Blog Post: Wilma Stone


Aporia (2018), Wilma Stone, single channel HD video, 04:16

Blog Post: Wilma Stone


23 September 2019

I’ve just finished reading a book (‘Working-through Collective Wounds; Trauma, Denial, Recognition in the Brazilian Uprising’) by Raluca Soreanu. My research follows, as always, a trans-disciplinary orientation and perspective, and like my filmmaking, is an attempt to make some sense of my lived experiences. I read continuously as a way to calm my post-traumatic sensibility. Soreanu articulates excellently with written language what I am blindly and audaciously reaching for with sound and moving images: finding pleasure in analogy and in seeking small acts of attunement, of rupture and repair.

Here follows a montage clash of some of her statements:

There’s “a new societal order”[1] forming - “a new psychic agency grounding a new libidinal economy.”[2] In this traumatically-derived state, “a new libidinal quality of the social”[3] is revealing itself.

It is “appealing to an entirely distinct psychic register,”[4] one that “aches with fragmentation, separation, suffering due to acts of violation, as well as an attempt at reclamation motivated by love.”[5]

It is forming “socialities of radical mutuality, socialities of connection, socialities of psychic resonance, socialities of corporeal connection, putting bodies and body parts in new forms of contact and new juxtapositions.”[6]

It “can point to where its wounds are.”[7]

“There is a distinct pleasure in recognising in the other the same ‘trail’ of the libido as our own. While this other is recognised as different, the attractive experience that makes us remain in the ‘magnetic field’ with them is the fact that they had a similar experience, the fact that they stand in relation to power in a similar way to us, so rediscovering a familiar mark in them is a source of pleasure. The pleasure of analogy.”[8]

“In this scene of radical mutuality, of connection, of resonance, an Oedipal act intervenes”, (I take this to mean we ‘forget’, we re-enact the scene of violence, we unconsciously identify with our original aggressor, we become the doer and the done to, the one-up, the one-down), “making demands of conflict, aggression and exclusivity.”[9]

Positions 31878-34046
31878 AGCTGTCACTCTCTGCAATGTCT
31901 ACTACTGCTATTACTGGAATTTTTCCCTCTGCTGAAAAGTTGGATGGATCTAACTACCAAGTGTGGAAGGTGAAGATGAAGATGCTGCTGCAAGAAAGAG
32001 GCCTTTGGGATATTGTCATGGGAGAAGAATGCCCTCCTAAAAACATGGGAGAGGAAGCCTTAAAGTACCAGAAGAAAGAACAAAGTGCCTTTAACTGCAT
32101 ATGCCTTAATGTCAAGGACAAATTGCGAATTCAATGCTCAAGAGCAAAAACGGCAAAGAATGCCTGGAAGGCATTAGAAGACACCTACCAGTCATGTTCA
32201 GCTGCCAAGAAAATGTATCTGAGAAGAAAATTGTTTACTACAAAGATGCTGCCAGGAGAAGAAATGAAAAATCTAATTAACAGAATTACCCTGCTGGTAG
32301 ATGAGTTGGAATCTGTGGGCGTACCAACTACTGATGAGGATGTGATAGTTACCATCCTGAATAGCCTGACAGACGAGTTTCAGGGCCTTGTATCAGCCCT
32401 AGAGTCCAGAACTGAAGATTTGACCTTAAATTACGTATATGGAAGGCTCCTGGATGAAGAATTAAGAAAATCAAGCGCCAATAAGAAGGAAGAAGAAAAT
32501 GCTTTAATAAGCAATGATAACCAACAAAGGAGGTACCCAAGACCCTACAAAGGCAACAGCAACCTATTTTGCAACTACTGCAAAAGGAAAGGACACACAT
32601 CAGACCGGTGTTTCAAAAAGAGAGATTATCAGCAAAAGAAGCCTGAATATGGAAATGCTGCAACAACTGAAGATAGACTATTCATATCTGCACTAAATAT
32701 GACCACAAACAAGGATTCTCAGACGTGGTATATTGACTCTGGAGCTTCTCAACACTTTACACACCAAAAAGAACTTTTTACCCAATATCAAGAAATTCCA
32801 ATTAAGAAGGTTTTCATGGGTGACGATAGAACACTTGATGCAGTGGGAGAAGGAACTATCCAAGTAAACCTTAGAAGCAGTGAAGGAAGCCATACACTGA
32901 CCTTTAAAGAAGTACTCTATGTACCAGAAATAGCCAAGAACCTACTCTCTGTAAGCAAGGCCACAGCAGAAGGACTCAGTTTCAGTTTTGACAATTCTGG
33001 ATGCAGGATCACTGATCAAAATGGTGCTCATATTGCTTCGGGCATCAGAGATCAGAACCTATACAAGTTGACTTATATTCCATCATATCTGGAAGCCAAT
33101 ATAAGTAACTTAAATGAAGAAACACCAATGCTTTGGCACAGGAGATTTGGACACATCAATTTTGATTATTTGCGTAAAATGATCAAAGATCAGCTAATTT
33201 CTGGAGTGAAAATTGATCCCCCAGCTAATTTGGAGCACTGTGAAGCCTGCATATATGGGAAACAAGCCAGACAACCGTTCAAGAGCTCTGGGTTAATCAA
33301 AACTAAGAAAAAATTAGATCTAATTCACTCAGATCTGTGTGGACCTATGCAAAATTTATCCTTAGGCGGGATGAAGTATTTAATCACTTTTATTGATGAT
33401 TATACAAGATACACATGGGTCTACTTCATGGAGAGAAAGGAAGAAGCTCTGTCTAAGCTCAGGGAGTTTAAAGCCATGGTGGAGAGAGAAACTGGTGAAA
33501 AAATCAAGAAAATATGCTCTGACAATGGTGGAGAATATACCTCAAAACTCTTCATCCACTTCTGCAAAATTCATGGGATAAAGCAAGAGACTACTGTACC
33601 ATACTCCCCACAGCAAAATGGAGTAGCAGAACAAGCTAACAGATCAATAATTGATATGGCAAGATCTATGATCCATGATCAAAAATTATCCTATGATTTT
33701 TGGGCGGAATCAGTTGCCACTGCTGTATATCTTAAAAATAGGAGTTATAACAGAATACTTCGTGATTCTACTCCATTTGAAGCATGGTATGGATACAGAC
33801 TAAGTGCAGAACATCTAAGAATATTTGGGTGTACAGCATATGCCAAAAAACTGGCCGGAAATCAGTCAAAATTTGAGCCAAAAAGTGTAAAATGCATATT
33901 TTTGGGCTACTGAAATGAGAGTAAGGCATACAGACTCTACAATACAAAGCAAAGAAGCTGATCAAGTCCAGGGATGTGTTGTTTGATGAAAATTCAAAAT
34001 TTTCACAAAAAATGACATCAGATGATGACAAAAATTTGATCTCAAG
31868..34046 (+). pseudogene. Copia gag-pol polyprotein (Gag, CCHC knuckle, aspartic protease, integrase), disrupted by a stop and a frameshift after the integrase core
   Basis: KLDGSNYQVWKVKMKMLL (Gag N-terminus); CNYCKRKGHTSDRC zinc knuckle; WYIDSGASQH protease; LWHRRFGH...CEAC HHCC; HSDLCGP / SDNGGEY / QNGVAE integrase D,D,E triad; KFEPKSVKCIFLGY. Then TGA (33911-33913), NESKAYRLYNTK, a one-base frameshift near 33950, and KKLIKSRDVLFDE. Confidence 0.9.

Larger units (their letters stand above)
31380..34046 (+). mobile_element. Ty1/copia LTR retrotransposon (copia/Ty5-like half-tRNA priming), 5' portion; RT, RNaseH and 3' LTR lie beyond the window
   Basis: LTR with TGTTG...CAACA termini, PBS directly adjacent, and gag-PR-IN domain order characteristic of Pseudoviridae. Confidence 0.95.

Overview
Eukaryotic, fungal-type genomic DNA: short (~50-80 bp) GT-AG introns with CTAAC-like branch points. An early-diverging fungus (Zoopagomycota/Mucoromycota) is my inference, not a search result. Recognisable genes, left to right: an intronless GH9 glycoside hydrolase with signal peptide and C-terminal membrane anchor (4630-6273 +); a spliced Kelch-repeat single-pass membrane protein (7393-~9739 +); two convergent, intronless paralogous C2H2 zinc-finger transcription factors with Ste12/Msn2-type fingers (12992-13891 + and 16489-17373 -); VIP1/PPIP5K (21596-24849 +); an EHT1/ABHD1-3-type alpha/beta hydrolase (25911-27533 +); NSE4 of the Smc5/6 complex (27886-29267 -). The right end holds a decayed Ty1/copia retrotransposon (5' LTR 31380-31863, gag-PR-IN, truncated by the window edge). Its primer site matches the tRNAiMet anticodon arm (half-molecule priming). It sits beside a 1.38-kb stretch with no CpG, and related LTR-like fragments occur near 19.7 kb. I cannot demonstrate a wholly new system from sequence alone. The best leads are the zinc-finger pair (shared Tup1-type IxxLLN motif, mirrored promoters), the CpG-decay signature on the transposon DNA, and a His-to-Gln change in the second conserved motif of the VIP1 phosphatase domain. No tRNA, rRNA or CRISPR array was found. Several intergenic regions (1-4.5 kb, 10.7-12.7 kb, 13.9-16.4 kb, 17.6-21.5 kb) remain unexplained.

Experience has shown me that this dynamic has to be named and worked through, and that’s only possible by being authentic and truthful. It creates mis-recognition and traumatic confusion otherwise. We operate from behind walls, become walled-off and avoidant.

Therein lies the continuous ruptures and why there will always be the vital need for the repairs - the result of small acts of attunement. For me, that’s the work, that’s the art.

Aporia (2018), single channel HD video, 04:16

The objective properties of being at the edge of a division or border wall can be seen here. My mission with this film, to ask myself without actually asking - Can you mount an insurrection against your own brainwashing? I wanted to call up a dynamics of resistance, that affective dissonance that’s carried around in our nervous systems as intense movement energy, that’s completely bound up with being constrained. I experimented with sonic material that originated in my voice, using song as an aesthetic form of enunciation that works outside of narrative or logical forms of communication, and instead holds a kind of atmospheric, hypnotic or affective resonance. I tried to take the close mic's intimate lo-fi sound and really sculpt an emotional architecture, through multi-layering and montage. My aim was to create after Fred Moten, a voice augmented through the irruption of a new radical energy, “where aurality” acts “to disrupt and trouble meaning” through the practice of resistance.[10] Temporality and struggle were actively built into the visuals, and after way too many months, it eventually morphed into this.

Wilma Stone: BNC19 Artist Page

[1] Raluca Soreanu, Working-through Collective Wounds; Trauma, Denial, Recognition in the Brazilian Uprising, London, Palgrave Macmillan, 2018. p.168.

[2] ibid. p.74.

[3] ibid. p.78.

[4] ibid. p.77.

[5] ibid. p.77.

[6] ibid. p.75.

[7] ibid. p.76.

[8] ibid. p.77.

[9] ibid. p.79.

[10] Fred Moten, Black And Blur, Consent To Not Be A Single Being, Durham and London, Duke University Press, 2017, p.18.